To add insult to injury, lenders are now imposing additional fees on weaker credit risks to compensate for their projected higher risk of default. (Such an approach may make sense now, but it smacks of "gotcha" to millions of borrowers who faced no such hurdles when they signed up for their original loans. On the contrary, lenders pitched low initial "teaser" rates, "option-ARM's" and other sugar-coated loan features.)

The net result is a huge winnowing-out factor for those trying to lower their payments and/or switch out of risky mortgages.

Oh, and forget about "cash-out refinancing" -- using your house literally as an ATM. Even if you have enough equity to do it, the cost is likely to be prohibitive: anywhere from $500 to $3,000 to access $100,000 of your equity.

Investment Opportunity!

Wanted: Investor Looking For a Steal

What: Investment Property
How much (asking): $293,000 below current tax assessed value (56% below tax value)
Where: Twin Cities
When: Deadline for offers is 2 p.m. Monday

Who says that there aren't multiple offers any more?

A bank-owned 4-Plex hit the market this morning for a whopping $293,000 below its current tax assessed value. Even in a depressed market, that kind of discount stands out.

The listing agent has already received offers, and has indicated that they'll be reviewed this Monday at 2 p.m. The instructions are "highest and best" -- realtor-code for, this is a game of one-card stud. In other words, you won't get a chance to top any higher offers.

Interested? Call me at 612-710-3282 to set up a showing this weekend.

At least on paper, this is as good a deal as I've seen . . .

Next: How to tell if there really are multiple offers.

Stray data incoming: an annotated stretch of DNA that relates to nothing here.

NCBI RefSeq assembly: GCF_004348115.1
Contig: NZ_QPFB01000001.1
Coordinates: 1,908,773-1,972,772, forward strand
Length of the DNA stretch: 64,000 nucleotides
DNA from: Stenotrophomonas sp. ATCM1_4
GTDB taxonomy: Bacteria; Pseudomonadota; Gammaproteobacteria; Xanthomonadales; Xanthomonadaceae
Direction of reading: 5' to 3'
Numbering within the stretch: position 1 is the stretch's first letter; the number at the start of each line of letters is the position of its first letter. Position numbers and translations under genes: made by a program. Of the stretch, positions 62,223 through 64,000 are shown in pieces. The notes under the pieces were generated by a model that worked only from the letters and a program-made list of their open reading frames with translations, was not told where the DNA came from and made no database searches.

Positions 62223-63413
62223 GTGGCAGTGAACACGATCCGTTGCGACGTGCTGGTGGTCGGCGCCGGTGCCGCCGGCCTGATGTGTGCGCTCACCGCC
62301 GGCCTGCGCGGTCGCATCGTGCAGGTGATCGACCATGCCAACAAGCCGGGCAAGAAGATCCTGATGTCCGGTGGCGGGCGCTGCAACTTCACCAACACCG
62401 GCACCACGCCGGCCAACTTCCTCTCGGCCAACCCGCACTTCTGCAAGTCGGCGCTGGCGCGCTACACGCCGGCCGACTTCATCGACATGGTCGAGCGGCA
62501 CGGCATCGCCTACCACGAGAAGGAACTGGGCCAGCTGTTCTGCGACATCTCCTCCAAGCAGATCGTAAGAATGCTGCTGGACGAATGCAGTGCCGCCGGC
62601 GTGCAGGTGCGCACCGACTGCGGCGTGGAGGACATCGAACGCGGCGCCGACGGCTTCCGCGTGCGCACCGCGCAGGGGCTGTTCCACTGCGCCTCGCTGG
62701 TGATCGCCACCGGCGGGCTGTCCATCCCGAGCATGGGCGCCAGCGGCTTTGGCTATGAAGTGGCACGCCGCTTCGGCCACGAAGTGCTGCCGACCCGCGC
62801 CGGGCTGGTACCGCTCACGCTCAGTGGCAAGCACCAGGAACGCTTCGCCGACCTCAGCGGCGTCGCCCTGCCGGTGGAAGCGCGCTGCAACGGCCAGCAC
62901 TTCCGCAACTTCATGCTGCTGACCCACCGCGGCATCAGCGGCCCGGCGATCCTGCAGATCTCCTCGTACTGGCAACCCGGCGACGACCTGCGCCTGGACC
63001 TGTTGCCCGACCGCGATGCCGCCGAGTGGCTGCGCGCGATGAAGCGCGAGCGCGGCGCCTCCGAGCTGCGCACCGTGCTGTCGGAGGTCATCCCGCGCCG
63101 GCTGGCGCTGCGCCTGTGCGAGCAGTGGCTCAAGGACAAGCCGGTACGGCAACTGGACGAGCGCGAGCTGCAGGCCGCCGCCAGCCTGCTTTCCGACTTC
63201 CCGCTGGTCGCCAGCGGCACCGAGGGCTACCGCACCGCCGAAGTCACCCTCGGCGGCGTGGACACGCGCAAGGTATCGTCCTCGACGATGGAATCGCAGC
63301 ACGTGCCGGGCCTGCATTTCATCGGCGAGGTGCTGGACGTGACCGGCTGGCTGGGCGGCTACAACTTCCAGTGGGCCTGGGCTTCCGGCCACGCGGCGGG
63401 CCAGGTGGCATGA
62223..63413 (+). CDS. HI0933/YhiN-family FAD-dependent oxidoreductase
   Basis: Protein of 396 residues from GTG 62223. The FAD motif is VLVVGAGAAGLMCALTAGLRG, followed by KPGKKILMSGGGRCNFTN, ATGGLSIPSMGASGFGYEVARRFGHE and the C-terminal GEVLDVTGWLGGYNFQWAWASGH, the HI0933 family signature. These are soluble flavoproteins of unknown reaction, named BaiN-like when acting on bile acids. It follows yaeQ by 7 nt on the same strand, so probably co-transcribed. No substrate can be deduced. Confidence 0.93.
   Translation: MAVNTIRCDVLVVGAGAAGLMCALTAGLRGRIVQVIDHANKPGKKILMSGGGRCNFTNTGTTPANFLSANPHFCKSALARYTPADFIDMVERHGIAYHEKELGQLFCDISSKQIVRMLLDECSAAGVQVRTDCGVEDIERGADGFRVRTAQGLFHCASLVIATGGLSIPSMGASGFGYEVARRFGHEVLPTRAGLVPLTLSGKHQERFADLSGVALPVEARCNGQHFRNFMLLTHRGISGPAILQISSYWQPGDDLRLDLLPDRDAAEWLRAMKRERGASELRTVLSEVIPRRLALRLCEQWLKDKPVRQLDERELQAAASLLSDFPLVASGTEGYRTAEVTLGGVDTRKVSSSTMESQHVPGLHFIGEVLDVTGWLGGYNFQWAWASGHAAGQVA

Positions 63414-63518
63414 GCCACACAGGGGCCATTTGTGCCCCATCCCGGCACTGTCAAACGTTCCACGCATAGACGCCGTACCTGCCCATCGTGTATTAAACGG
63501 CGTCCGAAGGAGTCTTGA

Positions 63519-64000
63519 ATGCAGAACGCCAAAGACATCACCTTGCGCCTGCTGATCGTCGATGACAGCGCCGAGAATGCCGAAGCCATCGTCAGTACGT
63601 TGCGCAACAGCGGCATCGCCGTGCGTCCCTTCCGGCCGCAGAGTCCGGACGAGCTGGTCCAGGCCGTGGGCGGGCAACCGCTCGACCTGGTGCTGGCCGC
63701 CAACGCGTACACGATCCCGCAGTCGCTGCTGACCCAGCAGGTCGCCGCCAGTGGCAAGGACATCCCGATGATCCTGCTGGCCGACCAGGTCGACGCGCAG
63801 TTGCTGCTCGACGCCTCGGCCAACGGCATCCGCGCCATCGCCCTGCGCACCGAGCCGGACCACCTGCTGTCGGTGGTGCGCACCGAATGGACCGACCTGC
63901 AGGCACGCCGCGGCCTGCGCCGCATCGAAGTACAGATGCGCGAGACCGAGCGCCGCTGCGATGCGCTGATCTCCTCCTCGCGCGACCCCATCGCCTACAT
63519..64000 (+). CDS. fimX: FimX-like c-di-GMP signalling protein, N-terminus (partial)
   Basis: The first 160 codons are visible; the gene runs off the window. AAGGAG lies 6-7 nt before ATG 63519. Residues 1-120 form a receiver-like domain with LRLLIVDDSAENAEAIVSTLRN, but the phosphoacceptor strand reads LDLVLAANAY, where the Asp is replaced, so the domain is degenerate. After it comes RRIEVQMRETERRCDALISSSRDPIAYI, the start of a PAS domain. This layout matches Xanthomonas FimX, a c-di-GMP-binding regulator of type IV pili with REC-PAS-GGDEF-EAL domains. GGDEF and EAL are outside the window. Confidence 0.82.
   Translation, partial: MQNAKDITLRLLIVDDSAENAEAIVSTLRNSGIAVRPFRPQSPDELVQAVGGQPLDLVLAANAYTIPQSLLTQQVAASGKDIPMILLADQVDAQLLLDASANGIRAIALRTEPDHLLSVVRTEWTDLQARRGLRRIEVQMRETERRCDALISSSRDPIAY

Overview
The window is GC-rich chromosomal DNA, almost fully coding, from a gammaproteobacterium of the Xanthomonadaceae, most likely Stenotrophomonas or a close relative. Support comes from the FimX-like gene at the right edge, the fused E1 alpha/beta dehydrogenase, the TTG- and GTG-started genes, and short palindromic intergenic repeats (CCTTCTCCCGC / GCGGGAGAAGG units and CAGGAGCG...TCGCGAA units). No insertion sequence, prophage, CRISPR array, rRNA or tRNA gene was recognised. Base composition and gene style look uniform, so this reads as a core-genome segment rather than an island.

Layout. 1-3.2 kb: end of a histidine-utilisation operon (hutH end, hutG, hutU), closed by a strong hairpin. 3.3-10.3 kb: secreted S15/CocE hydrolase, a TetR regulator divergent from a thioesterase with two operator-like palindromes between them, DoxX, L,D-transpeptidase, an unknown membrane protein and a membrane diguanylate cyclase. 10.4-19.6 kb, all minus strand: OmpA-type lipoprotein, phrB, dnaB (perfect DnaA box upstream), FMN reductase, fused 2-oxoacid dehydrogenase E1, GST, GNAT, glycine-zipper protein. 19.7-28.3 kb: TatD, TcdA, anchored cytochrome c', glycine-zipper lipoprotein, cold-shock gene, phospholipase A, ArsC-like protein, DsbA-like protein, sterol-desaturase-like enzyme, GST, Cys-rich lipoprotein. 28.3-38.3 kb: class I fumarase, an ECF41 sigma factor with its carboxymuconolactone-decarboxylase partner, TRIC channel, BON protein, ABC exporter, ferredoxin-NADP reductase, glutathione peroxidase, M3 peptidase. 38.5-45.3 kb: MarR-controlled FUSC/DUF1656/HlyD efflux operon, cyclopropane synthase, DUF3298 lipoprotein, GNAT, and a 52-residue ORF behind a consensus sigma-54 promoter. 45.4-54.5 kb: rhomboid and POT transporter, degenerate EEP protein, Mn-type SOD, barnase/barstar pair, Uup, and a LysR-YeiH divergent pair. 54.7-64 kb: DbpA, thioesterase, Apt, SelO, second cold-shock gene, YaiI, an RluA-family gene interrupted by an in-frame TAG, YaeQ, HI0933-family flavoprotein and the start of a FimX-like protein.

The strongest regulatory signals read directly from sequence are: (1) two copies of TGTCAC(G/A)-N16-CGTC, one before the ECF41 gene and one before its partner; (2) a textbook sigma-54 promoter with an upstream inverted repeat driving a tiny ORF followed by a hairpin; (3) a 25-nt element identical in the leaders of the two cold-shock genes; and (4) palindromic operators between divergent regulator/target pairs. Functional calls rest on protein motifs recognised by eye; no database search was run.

Thursday, January 22, 2009

"New" vs. "Re-List"

Q: When is a "new list" not new?
A: When it's a re-list

"'Insanity' is doing the same thing over and over again and expecting different results."
--Albert Einstein

January in Minnesota is about snow, subtly lengthening days (finally!), and -- to Realtors -- re-lists. Lots and lots of re-lists, especially this year.

If you're not familiar with the phenomenon, cancelling and re-listing a property is the preferred way for Sellers (and their Realtors) to raise the profile, however briefly, of a home that's been for sale for awhile and starting to get "tired."

Like Craig's List, the Multiple Listing Service ("MLS") database is a dynamic river of new information. The main difference is that the flow is vertical -- specifically, top to bottom -- not horizontal.

The vast majority of prospective Buyers (as well as Realtors) focus on the newest properties to hit the market. If you're seriously shopping for a home, and your criteria are reasonably crystallized, you'll quickly become familiar with all the existing inventory that meets your criteria (or doesn't, as the case may be). So you keep your eyes on what's new to market every day.

For Sellers, the catch is that so much comes on every day that any single listing is quickly buried. After 60-90 days in a market the size of the Twin Cities, it's likely that thousands of listings have come on the market since yours.

So how do you get your home put back on top of the pile? By canceling and re-listing.

Three types of Re-Lists

In truth, there are really three kinds of re-lists.

One. The Serial Re-Lister.

If once is good, several times is better, right? Definitely, positively, not.

Re-listing doesn't really fool anyone, at least not for very long. That's because the MLS has two links, "CDOM" and "History," which show what's really going on. "CDOM" stands for "cumulative days on market," and is exactly that. No matter how many times you cancel and re-list, you can't re-set CDOM (the only way is to take your home off the market and wait one year).

"History" shows, line by line, every change in a home's sales status. The categories include "Active" (same as new); "Pending" (there is a consummated contract, but the deal hasn't closed); "Closed" (equals "sold"); and "Expired."

When an experienced Realtor sees a property history with row after row of status changes, they know that: a) the property was seriously overpriced initially; b) the Seller isn't serious about selling; or c) both a) and b).

Invariably, the answer is (c). When that's the case, the inevitable, final row is usually . . ."Expired."

"Line in the Sand?"

Two. "The Line in the Sand" Re-list.